Peace activist arrested in Canberra


By Kristian Whittaker

CANBERRA — "When I used to live in the USA, I was an activist against the war in Vietnam. Now I'm living in Australia, I find myself compelled to be an activist against 'Australia's Vietnam', Bougainville." Barbara ("Bobbi") Meyer describes herself as "an ANU student and grandmother, a peace activist, a solidarity and environmental activist, as well as a singer-songwriter and poet".

Whether it's major peace demonstrations nationally or local progressive campaigns, there are very few which Meyer hasn't participated in or helped to organise. "The progressive issues are all interconnected, and you can't look seriously at issues like militarism without also becoming aware about environmental ones, for example."

On July 17, Meyer was arrested after being escorted by the Australian Federal Police (AFP) from an information stall, part of the Bougainville National Day of Action, in Canberra's Civic Centre. While the warrant cited unpaid fines for an arrest in October 1988 at a Sydney protest against visiting US warships, the timing meant that she was disqualified from attending that Saturday morning's bail hearings and so had to spend the weekend in custody.

Many youth, indigenous people, unemployed, street people and others whom the AFP appears to consider as "undesirable" have also been subject to such tactics.

Another woman at the information stall was later taken into custody and threatened with arrest under a 1900 law making it illegal to draw on the pavement with chalk.

As a long-time peace activist, Meyer took this recent arrest very much in her stride. "I'm quite inured to going to jail for a just cause. The arrest, and my being jailed for that weekend, probably created a lot more publicity for the Bougainville information stall

than would have occurred with me outside jail."

However, other peace activists and friends are concerned by possible links to the harassment of human rights lawyer Rosemarie Gillespie, who was arrested near the end of May by NSW police and charged with 50 counts of having in her possession illicit drugs: donations of medicines for Bougainville. All the charges were later dropped.

Says Meyer, "The Australian government is feeling so tetchy about their role in Bougainville that it's possible they're willing to harass activists who are exposing Australia's role in contributing to four years of genocide. This Saturday is the fourth anniversary of the decision to allow Australian Air Force pilots to be used by the Papua New Guinea Defence Forces."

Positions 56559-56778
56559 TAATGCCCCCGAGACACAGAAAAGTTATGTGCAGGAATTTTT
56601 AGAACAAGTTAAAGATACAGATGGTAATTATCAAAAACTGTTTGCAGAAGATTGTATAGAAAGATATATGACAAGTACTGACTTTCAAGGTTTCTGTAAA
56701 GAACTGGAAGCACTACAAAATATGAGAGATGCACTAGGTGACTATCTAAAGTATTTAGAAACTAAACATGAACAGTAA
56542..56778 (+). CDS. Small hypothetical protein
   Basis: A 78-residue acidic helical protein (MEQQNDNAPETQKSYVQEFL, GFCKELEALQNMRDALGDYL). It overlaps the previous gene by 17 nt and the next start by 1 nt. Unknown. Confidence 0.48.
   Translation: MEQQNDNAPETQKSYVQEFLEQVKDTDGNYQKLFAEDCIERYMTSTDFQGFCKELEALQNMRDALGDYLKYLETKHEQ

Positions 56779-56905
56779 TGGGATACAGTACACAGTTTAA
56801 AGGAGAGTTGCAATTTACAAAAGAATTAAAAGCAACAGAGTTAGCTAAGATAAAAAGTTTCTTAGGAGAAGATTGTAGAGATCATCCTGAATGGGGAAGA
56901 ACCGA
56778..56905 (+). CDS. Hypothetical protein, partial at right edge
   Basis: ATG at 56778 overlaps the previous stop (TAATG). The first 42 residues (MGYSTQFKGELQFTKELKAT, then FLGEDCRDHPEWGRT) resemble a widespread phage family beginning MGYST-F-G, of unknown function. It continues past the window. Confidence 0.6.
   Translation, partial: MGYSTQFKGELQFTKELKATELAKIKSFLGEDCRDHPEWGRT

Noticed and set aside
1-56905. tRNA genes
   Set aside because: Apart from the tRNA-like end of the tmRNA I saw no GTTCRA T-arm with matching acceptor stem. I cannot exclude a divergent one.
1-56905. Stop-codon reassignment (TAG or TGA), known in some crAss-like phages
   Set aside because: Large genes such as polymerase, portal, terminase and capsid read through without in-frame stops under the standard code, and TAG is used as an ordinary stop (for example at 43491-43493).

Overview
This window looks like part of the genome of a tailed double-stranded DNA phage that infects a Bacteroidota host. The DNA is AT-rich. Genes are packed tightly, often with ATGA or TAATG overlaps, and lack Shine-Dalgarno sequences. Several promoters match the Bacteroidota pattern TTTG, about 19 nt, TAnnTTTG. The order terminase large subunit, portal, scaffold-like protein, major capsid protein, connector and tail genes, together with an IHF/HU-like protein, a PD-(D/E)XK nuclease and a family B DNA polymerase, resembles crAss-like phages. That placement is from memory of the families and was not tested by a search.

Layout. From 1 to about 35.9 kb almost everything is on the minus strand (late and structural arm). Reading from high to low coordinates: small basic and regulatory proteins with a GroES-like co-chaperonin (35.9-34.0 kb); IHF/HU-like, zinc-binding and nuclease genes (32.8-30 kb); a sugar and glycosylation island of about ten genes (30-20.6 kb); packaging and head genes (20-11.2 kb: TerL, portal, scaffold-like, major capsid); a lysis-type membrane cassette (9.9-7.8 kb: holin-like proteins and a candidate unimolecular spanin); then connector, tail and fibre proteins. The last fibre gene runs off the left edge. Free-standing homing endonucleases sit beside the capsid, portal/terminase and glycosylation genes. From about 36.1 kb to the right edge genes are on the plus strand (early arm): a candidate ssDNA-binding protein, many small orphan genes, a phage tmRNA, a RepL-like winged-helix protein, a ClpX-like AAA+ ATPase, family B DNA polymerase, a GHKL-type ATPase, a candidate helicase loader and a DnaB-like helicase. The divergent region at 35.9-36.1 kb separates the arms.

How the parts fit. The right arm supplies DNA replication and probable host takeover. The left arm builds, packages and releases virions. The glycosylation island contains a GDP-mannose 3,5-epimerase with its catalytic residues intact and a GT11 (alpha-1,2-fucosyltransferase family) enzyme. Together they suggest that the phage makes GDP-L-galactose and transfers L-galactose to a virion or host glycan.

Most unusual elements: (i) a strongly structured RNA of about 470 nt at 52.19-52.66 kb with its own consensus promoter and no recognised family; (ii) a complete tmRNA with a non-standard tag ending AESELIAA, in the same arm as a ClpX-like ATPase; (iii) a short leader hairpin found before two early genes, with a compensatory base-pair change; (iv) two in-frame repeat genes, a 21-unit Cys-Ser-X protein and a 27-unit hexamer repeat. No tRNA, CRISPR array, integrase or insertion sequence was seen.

Meyer emphasises that Bougainvilleans do not see themselves as "seceding" from PNG. "Before 1975, Bougainvilleans had stated that they wanted to be independent.

"At the same time that the PNG government claims popular support on Bougainville for their own political agenda, they haven't allowed international observers onto Bougainville. The International Red Cross, the Pacific Council of Churches, Amnesty International, UN observers and independent international journalists have all been denied access to Bougainville.

"The fact that the PNG government is maintaining their blockade while excluding these observer groups strongly suggests that the situation on Bougainville is not as the PNG government has been attempting to portray it."

Meyer returns to the ACT Magistrate's Court on July 26. She intends not to pay the $308 fine arising from the 1988 incident.

"My arrest occurred at the time the US was saying, 'We don't want any spreading of the Kiwi disease', referring to the New Zealand government's refusal to allow harbourage to US warships which neither confirmed nor denied the presence of nuclear weapons.

Several of us from the peace vigil put some children's washable paint into 40 eggshells to throw at the warship. At the time, there was no-one between us and the warship.

"As the police approached and grabbed us, I saw a man shouting angrily at us. He later accused me of throwing an egg, left-handed, at him."

Meyer is right-handed. She pleaded innocent to that assault charge, but lost the case and her following appeal. The man was awarded $308 compensation, and Meyer asked for time to pay it. "At that time my daughter was nine years old, so I was concerned about her welfare if I was sent to prison."

The irony is that throughout her activist years Meyer has shown and expressed a deep commitment to non-violent action, "where the means are compatible with the ends. I was genuinely upset by the allegations, and by the court's not accepting the fact that the 'victim' had misidentified another person at the scene of the 'crime'."

Meyer says she'll refuse to pay. "If there's a community service option, then I'll accept that, although I'll argue that protesting itself is a community service. If jailed, however, I'll unfortunately be obliged to miss the protest planned for July 28, when the next US warship will visit Sydney."